Deloitte: Cloud, intelligent edge and telemedicine set to accelerate in 2021

Global market for intelligent edge computing will expand to $12bn in 2021, with more than 400 million video visits to doctors worldwide across the year

If anything has been learned during a challenging year, it’s how critical technology, telecom, media, and entertainment innovation is for business continuity, according to Deloitte, which has predicted that 2021 will see accelerated growth in global cloud spending, intelligent edge computing and networked video in use cases such as telehealth.

Now in its 20th year, the Technology, media and telecommunications (TMT) predictions for 2021 highlights how worldwide trends in TMT may affect businesses and consumers worldwide. In addition, the report highlights how many of these trends are being driven by the global pandemic’s economic and societal impacts, resulting in growth for cloud technologies, the intelligent edge, media segments such as sports and the shift to telemedicine.

Fundamentally, Deloitte notes that the pandemic will continue to shape business strategies in 2021, and users will expect faster, more reliable and safer user experiences. It adds that those TMT companies that can address these customer needs, while rebuilding their industries for growth, will likely emerge as leaders next year and beyond.

High among the industry changing shifts is the intelligent edge, which Deloitte believes is unleashing Industry 4.0. The intelligent edge – which it defines as the combination of advanced wireless connectivity, compact processing power and AI, and located near devices that use and generate data – is already animating leading technology and communications companies.

Deloitte predicts that in 2021, the global market for the intelligent edge will reach $12bn, continuing a CAGR of around 35%. That increase is being driven by telecommunications companies and their expanding 5G networks, along with hyperscale cloud providers. The report predicts that these highly capitalised leaders may make it easier for companies across multiple industries to attain the intelligent edge.

“Many of our technology predictions emphasise a reliance on virtual innovation driven largely by the pandemic – remote working, digital transformation and cloud migration have all accelerated faster than we expected,” said Deloitte chairman and US technology sector leader Paul Silverglate.

“But one prediction we’ll be keeping a very close eye on, driven primarily by the expansion of 5G networks and the rise of artificial intelligence, is growth of the intelligent edge. By bringing powerful computing capabilities closer to where data originates, the intelligent edge unlocks the potential for faster, less expensive and more secure operations in everything from autonomous vehicles to augmented reality to the internet of things – helping to realise the promise of Industry 4.0.”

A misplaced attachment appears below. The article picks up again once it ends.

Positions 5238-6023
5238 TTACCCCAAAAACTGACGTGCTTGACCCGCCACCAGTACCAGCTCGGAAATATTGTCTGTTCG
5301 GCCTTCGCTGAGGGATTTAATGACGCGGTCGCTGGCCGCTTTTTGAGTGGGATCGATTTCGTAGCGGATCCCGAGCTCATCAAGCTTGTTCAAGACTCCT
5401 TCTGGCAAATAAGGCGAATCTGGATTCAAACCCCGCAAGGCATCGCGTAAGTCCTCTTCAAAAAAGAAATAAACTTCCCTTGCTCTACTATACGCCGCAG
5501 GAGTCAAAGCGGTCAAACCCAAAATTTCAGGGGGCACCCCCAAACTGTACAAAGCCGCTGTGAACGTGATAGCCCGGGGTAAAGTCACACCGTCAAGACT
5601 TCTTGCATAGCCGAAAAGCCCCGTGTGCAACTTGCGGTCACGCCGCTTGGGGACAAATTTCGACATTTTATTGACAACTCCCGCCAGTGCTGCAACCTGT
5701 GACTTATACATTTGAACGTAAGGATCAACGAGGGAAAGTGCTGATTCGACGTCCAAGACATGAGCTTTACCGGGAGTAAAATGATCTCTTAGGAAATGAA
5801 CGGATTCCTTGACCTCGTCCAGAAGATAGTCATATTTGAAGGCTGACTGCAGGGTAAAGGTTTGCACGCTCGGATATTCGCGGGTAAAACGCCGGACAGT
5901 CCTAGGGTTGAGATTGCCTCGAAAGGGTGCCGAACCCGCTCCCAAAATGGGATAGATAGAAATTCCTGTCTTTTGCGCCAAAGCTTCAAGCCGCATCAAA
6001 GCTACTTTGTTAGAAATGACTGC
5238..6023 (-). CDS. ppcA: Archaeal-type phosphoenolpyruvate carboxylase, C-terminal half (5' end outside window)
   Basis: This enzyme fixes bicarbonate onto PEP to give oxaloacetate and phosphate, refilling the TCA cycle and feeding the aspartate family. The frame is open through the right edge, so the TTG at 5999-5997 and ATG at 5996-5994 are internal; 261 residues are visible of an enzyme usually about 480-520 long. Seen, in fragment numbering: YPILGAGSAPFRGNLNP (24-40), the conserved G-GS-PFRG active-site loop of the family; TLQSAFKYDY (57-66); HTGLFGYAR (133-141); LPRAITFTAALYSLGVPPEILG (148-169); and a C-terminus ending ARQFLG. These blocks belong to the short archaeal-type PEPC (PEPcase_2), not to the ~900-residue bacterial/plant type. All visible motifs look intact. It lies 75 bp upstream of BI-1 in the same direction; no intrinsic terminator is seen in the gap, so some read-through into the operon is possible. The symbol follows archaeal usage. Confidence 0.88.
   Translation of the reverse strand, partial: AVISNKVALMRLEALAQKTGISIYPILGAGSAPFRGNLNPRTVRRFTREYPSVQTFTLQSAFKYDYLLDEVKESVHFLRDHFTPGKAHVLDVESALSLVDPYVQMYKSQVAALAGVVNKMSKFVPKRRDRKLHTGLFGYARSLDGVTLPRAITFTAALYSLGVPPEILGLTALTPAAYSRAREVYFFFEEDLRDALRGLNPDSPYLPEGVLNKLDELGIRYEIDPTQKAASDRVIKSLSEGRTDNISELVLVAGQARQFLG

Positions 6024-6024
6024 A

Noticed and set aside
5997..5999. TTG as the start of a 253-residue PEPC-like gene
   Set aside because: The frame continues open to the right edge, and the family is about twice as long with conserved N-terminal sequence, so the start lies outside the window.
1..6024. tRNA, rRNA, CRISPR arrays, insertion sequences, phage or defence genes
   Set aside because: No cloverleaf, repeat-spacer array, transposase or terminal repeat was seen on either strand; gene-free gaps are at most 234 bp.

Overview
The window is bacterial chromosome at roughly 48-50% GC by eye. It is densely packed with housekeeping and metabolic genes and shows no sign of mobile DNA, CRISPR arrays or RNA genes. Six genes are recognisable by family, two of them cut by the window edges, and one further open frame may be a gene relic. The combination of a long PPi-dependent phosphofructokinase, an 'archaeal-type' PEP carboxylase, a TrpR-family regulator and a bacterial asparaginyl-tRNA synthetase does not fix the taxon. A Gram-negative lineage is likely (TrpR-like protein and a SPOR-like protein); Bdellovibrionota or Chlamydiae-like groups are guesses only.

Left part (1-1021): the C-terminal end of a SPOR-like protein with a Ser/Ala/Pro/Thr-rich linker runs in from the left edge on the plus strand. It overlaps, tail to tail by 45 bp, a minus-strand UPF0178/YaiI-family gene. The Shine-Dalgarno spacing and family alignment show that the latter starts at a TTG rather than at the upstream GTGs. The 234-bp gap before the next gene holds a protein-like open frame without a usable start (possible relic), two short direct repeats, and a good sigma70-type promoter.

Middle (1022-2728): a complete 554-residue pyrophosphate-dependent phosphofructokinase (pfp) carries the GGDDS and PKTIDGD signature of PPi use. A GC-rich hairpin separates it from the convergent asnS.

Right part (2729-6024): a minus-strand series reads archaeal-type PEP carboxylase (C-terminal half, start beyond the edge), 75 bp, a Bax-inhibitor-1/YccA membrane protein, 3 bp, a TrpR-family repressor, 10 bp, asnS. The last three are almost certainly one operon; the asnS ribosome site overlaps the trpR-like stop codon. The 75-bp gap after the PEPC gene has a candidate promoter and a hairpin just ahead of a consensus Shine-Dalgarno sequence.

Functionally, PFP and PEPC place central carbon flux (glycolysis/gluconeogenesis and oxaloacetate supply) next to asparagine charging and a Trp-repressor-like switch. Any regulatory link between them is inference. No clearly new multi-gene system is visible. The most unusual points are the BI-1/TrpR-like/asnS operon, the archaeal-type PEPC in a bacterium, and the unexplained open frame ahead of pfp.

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Also, according to the report, by some metrics, the cloud market grew even faster in 2020 than in 2019. This, said Deloitte, was driven by increased demand due to Covid-19, lockdowns and the work-from-anywhere business environment. Deloitte predicts that revenue growth will remain greater than 30% for 2021 through 2025, as companies migrate to the cloud to save money, become more agile and drive innovation.

The report also showed that education and the enterprise were increasingly opting for virtual reality. In particular it noted that the market for digital reality headgear was growing as immersive technologies gain popularity in the enterprise and for education.

Deloitte predicts that, led by purchases by corporations and educational institutions, sales for enterprise use of wearable headsets for virtual, augmented and mixed reality are set to grow by 100% in 2021 over 2019 levels. Deloitte note that market growth for these types of headsets has already accelerated in some markets due to the risk of Covid-19 infection driving their use in teaching employees and students virtually rather than in person.

Another effect of Covid-19 said Deloitte has been jumpstarting a worldwide trend of telemedicine, including video-based doctor visits.

The global pandemic not only necessitated the elimination of regulatory barriers to such visits, but also helped consumers better understand and leverage video calling apps, especially consumers over the age of 65.

Deloitte predicts that the percentage of virtual video visits to in-person doctor visits in 2021 will rise to 5% globally, up from an estimated 1% in 2019.

Even single-digit growth is significant: 8.5 billion doctor’s visits, worth a total of approximately $500bn, took place in the 36 OECD countries in 2019 alone.

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